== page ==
Navy SEAL is told he is too old to join FDNY.

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FDNY rejects Navy SEAL applicant for being too old

April 29, 2019 - 12:28 pm

By Ben Krimmel

A decorated Navy SEAL wanted to join the New York Fire Department after his service ended but was told he was six months too old. 

Special Operations Chief Shaun Donovan hoped to give back to a city he loves after he finished serving the country he loves.

“I always had this draw to the city, this connection, even though I never lived there,” he told The New York Post. “When 9/11 happened, I knew I had to do something about it.”

“I believe in the city, I believe in its values and its people. I want to do my part to keep it safe,” said Donovan, whose parents are from New York.

Born September 11, 1981, in Tucson, Arizona, Donovan was inspired to serve after 9/11 and enlisted in the Navy after college in 2005. He served four tours in the Middle East.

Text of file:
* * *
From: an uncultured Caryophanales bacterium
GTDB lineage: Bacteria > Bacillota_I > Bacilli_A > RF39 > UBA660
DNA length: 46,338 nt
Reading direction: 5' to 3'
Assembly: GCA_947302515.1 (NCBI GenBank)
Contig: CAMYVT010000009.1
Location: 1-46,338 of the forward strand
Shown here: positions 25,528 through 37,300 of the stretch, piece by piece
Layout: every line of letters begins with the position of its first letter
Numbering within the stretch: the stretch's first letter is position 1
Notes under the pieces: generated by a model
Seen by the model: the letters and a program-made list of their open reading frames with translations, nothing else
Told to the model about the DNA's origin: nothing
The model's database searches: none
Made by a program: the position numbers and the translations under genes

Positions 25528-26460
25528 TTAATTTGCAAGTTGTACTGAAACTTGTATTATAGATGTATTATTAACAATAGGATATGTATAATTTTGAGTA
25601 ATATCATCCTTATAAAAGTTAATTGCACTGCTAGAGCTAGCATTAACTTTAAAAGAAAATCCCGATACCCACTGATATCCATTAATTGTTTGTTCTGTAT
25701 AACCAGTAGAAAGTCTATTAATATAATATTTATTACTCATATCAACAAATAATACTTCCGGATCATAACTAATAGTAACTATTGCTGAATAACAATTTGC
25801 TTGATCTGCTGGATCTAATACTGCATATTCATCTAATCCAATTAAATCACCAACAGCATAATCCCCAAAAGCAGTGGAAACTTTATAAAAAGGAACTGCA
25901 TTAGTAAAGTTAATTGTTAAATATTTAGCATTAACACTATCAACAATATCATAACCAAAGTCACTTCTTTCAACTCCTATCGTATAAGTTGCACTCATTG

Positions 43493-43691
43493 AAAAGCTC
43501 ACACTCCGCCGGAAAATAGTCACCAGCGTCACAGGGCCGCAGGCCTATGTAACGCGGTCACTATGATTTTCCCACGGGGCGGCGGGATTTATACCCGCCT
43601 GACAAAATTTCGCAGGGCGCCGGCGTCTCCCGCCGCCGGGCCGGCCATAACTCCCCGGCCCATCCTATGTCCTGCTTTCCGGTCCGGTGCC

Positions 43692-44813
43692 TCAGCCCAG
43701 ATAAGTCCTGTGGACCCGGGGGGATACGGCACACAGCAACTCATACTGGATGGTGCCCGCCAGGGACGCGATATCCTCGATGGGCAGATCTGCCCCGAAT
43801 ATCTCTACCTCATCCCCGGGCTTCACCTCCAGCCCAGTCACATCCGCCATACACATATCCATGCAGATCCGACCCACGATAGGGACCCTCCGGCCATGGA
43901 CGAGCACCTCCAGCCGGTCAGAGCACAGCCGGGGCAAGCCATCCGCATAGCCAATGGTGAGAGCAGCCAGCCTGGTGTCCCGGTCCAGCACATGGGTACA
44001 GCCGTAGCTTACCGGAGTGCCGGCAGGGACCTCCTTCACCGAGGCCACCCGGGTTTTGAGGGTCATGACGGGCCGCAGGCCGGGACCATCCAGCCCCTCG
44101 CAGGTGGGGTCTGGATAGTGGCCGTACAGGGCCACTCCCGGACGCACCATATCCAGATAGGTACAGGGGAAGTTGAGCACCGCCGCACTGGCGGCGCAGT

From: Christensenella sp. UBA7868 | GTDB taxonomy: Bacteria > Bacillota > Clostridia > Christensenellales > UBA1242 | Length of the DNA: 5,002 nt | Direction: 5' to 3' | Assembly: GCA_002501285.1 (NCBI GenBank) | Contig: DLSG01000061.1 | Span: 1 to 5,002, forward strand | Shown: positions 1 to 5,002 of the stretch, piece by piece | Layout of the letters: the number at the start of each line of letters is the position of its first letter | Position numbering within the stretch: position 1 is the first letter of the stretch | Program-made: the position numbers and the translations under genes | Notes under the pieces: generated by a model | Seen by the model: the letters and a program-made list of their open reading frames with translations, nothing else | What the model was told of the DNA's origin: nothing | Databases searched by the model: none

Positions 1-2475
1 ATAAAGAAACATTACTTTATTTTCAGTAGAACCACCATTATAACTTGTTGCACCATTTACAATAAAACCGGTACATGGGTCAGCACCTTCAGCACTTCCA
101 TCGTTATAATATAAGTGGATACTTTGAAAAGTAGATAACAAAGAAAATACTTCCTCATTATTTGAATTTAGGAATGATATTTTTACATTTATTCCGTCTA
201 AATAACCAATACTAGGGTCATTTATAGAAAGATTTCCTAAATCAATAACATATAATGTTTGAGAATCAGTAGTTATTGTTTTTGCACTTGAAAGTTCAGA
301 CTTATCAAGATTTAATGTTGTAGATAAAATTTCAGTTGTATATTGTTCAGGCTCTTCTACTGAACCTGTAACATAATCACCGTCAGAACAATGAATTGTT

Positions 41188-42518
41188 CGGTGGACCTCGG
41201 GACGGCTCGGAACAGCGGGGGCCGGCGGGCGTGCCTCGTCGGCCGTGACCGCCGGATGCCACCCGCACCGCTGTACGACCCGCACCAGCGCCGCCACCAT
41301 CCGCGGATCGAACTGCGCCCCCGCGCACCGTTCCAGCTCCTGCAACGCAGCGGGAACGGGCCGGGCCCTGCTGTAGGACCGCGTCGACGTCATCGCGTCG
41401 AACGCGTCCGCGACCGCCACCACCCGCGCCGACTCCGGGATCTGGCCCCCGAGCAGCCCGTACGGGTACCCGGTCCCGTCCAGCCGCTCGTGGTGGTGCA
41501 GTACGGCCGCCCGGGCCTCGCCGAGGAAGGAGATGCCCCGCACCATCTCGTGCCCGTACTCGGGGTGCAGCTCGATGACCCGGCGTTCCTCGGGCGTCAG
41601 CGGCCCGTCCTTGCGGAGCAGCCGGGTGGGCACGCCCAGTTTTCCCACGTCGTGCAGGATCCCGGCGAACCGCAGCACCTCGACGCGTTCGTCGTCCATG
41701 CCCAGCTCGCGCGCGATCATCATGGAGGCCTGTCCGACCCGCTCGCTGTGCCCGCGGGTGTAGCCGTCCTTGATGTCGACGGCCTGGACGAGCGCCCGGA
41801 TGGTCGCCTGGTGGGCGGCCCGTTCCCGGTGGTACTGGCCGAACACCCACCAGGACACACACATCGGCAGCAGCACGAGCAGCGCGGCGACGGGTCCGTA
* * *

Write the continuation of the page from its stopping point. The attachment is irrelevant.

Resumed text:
With his service set to end in 2020, he applied to the FDNY on April 5, 2017, according to The Post. But, even with the department's six-year age extension for military applicants, Donovan was still six months and 25 days too old. 

However, the age discrepancy wasn't noticed until this year after Donovan twice used leave to fly to New York from the Naval Special Warfare Basic Training Command in San Diego at a cost of over $1,300. Once when he completed the written firefighter exam in October 2018 and scored in the top 1 percent of 43,900 applicants, and again in January 2019 when he passed the Candidate Physical Ability Test in January 2019. 

It wasn't until February that Donovan learned from an FDNY background investigator he didn't qualify because of his age.

“It was a letdown,” he told The Post. “I was allowed to apply and take the test. At no point was I made aware I was outside any age limit. It just seemed everything was lined up and ready to go.”

Daniel Nigro, Commissioner of the New York City Fire Department, rejected Donovan's appeal. A spokesman told Connecting Vets "the age requirement is per state civil service law and not subject to interpretation." 

But Donovan isn't giving up.

Now 37, he has appealed to the NYC Civil Service Commission. The Post reports if his appeal is rejected he may file suit, according to attorney Kevin Carroll of the law firm Wiggin and Dana, who is representing him pro bono.

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